The Art of Waving for GQ


There’s no despair like unraveling your durag in the morning to a scene of disarray. It's horrible. That's why we put together a comprehensive catalog of expertise on how to get waves. If you follow this handy guide, you'll never have to experience that sinking wave-less feeling again... (more)


Cartagena: Where to Stay, Eat, Drink on a Boat, and Dance in the Caribbean's Hottest Capital


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Like many other southern-raised New York transplants, I often suffer from severe cases of Seasonal Affective Disorder come January. Any time the temperature drops below freezing I am, more than usual, prone to sudden outbursts of rage. The past few years, to celebrate my late-January birthday, I have been sentenced to celebrate amidst a snow storm named after some unfortunate baby boomer. This time around, I was determined to bring in my big day shirtless. Colombia’s colorful Spanish-Caribbean culture, beautifully clear waters, and 90 degree mid-January weather forecast resonated with me in a special way this birthday season. All that, plus I found an insanely cheap deal on plane tickets and convinced a big group of friends to come with me...


At the Afropunk Festival, the Best Looks Were All About Soul, Power, and Politics



GQ Style

Check out the inspiring style from Brooklyn’s legendary Afropunk Fest—including looks from stars like Sza, Miguel, Sampha and more.

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Once a year, Afropunk Festival comes to town—and once a year, Brooklyn’s Fort Green neighborhood gets a good ol’ dose of funky, badass, awesomely cool style, culture, and political expression from Afropunk. The same festival that stands out as arguably one of New York City’s most ecstatic displays of expressive freedom and eccentricity, also comes with a long list of non-negotiable rules: “No Sexism, No Racism, No Ableism, No Ageism, No Homophobia, No Fatphobia, No Transphobia, and No Hatefulness.” Afropunk is as much about the good music as it is about the good people.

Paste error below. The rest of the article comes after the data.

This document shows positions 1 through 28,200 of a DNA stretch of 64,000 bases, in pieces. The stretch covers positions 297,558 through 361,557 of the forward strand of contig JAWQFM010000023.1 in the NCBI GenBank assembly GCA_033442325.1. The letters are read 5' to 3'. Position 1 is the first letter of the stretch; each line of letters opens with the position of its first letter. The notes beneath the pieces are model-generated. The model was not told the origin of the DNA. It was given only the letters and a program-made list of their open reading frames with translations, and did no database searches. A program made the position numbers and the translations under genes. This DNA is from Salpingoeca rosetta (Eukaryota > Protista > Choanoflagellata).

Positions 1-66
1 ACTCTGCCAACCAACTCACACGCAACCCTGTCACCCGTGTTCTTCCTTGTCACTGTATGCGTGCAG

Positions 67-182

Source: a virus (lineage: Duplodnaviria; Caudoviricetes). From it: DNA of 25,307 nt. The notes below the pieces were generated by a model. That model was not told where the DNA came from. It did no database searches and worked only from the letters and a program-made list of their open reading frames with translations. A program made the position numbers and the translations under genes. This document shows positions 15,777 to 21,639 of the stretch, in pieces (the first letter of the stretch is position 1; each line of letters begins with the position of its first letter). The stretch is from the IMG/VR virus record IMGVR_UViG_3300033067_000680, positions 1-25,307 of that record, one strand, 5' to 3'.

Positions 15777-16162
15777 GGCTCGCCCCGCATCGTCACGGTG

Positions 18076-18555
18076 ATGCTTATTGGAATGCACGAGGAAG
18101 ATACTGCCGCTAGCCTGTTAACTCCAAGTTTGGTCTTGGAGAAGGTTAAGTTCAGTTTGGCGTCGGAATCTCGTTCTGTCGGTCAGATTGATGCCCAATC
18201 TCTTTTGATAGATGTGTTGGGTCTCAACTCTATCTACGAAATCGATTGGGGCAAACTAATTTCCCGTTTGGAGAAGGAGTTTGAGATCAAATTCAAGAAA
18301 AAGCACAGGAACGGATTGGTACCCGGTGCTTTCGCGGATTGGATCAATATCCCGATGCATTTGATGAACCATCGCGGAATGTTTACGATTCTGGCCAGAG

In their 15 years of existence, Afropunk has managed to curate an environment that can only be described as an ethereal, momentary hideaway for black people from all corners and crevices of the diaspora —and this year was no different. The festival explicitly invites folks to come and be who they are, wear whatever they wear, and dance how they dance. It was a blank space to freak out in—and freak out they did.

Although Afropunk was originally founded as a music festival (this year Sampha, SZA, and Solange performed and they were simply unreal), the music almost serves as a soundtrack—especially this year—for a grander kaleidoscope of community, fashion, political statements, and strength of spirit. The scene was an overwhelmingly beautiful sea of brown and black faces using their style as a means of expression, protest, and activism. We sent our photographer to float amidst the dancing, double-dutch, and radiating to capture the magic for part of our Style In The Wild series.

Scenes from Crop Over, the Festival That Birthed All Those Rihanna Photos


What everyone who isn't Rihanna wore to Barbados' Crop Over festival

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Every few years, like some sort of solar eclipse, photos of Rihanna adorned in an arrangement of nothing but jewels and feathers grace the internet. In the following weeks, these rare and extraordinary images take over the internet; they are unavoidable, but we wouldn’t want it any other way.

The occasion we have to thank for this semiregular spectacle is Crop Over, Barbados' most popular and colorful festival. Its origins can be traced back to the 1780's, in celebration of Barbados’s sugar cane harvest. Now it’s a week full of events, a medley of food, music, and culture that all lead up to one of the most picturesque scenes you’ll find in Barbados: Grand Kadooment.

People from all over the Caribbean—and, yes, even tourists—join in on Crop Over’s dizzying carnival parade and “jump” with large bands dressed in vibrant and elaborate costumes. It’s a day where everyone gets together to drink rum (it originated in Barbados, remember), whine and vibe to Soca and Calypso music, and celebrate Bajan culture until the sun goes down, and then keep going much much longer after that.